- DEAR ABBY: I’m 19. My boyfriend and I have been together for a year and a half. Eventually we want to be married. Our relationship is great. We are committed to each other in every way. Of course, we have our disagreements, but neither of us has ever cheated.
I’m considering marriage now rather than later because I will be moving to Florida for school next fall, and he won’t be coming with me right away.
Abby, is it silly to think about marriage as a way to ensure that the distance between us won’t tear up apart? Or should I wait till I finish school? — THINKING ABOUT MARRIAGE
DEAR THINKING: Wait until you finish school. The college years represent a significant intellectual and emotional growth spurt for most people. There is the possibility that by the time you’ve graduated, you won’t be the same person you are today — and neither will he. Please don’t be afraid of this. Growth is positive.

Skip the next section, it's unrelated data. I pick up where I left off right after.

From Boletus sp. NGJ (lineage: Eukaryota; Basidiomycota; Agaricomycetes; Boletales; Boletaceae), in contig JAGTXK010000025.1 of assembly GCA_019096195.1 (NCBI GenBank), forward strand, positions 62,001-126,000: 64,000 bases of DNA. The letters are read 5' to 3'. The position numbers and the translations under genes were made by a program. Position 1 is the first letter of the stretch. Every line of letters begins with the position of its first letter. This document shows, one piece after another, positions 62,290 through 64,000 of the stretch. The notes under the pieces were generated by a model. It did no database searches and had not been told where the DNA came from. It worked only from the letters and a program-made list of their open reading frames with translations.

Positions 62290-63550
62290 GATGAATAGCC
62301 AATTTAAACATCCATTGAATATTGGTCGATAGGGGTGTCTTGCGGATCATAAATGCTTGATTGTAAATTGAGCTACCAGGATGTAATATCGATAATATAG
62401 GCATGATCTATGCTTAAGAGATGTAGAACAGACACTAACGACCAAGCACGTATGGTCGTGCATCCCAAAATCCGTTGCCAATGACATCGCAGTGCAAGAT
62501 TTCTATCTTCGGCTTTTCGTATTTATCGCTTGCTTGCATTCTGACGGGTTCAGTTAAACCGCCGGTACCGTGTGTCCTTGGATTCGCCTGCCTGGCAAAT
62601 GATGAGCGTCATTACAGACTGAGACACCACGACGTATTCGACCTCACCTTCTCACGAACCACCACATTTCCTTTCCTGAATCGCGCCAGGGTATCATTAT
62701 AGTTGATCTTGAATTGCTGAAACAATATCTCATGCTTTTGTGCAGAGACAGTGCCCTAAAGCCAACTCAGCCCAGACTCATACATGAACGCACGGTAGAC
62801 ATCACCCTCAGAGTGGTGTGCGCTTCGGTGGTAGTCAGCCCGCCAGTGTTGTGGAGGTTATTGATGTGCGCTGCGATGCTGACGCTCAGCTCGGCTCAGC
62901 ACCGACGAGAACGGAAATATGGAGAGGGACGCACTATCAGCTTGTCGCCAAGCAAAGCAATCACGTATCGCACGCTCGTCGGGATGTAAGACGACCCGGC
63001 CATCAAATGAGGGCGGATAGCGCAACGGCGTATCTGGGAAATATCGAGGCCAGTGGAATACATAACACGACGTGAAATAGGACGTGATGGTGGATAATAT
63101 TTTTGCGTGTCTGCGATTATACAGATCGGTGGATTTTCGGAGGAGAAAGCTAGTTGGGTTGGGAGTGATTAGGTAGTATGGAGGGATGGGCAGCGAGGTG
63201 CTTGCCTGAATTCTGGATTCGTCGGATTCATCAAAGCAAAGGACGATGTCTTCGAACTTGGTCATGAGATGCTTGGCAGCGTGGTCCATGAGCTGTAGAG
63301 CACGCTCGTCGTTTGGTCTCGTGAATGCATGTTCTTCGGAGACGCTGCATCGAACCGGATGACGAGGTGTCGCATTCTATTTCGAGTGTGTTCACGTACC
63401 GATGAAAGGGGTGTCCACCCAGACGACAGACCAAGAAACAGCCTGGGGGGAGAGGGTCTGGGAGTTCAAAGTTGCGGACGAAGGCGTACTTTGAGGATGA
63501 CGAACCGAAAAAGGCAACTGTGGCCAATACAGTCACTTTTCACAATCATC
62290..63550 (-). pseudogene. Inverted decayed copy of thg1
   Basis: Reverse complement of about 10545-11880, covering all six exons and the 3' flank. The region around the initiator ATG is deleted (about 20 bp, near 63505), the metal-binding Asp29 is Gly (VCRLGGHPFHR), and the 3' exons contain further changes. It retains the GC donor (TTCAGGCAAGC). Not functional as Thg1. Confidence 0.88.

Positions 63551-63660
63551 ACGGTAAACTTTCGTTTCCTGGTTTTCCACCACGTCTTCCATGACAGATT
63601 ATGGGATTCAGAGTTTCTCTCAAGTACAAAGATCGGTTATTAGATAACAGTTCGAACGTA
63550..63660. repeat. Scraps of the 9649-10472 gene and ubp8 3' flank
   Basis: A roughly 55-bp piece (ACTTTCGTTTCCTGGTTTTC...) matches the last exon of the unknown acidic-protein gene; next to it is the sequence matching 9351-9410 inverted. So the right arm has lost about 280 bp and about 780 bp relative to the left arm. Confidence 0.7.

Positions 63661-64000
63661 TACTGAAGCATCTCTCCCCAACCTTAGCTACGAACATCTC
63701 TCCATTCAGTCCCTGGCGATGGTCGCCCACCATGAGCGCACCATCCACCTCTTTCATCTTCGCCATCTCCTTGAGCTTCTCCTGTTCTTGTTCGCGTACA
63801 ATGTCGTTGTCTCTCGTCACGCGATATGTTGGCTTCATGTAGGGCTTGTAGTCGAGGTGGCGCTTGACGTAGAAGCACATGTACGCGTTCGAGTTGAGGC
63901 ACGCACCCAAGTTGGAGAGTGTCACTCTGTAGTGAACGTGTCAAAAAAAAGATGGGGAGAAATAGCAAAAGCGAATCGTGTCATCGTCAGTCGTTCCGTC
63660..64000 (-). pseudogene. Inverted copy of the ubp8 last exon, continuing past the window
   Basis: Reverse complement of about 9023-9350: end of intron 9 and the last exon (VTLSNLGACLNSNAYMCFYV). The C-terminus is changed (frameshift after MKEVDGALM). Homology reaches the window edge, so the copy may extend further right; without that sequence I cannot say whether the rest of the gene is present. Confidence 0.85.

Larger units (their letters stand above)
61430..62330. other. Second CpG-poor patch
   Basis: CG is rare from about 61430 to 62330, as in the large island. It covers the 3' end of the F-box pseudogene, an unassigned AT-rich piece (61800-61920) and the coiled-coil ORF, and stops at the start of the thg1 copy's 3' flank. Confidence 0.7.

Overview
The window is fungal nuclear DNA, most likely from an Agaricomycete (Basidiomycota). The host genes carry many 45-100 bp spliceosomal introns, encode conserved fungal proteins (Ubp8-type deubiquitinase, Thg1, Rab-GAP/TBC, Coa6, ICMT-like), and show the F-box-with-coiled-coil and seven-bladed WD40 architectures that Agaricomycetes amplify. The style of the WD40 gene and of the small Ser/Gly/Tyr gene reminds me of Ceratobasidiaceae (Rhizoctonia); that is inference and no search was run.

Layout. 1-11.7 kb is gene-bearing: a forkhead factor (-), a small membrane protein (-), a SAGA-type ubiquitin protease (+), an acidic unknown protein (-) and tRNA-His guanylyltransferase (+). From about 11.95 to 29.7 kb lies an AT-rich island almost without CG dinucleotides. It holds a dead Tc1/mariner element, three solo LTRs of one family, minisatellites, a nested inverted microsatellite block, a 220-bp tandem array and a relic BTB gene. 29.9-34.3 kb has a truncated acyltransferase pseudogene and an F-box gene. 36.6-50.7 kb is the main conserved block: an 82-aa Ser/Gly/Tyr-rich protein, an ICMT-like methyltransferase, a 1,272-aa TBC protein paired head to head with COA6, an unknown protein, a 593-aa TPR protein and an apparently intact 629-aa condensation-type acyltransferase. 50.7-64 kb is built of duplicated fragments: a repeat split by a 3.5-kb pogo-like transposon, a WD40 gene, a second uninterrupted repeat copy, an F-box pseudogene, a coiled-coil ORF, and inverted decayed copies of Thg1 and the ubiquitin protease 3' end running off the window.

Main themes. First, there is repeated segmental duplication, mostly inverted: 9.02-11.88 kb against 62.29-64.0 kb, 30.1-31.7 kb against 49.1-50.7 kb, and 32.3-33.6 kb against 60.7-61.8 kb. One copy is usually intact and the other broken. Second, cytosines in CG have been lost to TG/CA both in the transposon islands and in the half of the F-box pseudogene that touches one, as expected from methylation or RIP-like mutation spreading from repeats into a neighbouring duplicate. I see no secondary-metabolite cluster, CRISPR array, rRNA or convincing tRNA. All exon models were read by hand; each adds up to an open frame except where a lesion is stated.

Rebbetzin Jungreis she isn’t, but more Jews follow Dear Abby’s advice than you might realize.
Although the trend is to marry young, the society does impose a minimum standard of development. For most of Modern Orthodox, the most drastic changes occur during “the year in Israel” before college. Based purely on anecdotal research, yeshivot and seminaries often (but not always) encourage students to end existing relationships so that they may concentrate on their own personal development. Only afterwords could the student adequately know what is appropriate to look for in a spouse.
If a person is about to enter a personality changing experience, it does not make sense to commit at that time. Although everyone changes (hopefully matures) over the course of their lives, some periods are more formative than others. People who get married too early would have greater risk of feeling stifled later on in their marriage.
Of course you can argue just how developed one is after 10 months of intense yeshiva/seminary life, or if one is really ready to get married at that point. I’d say that the logic is in place, we just need to work on the details.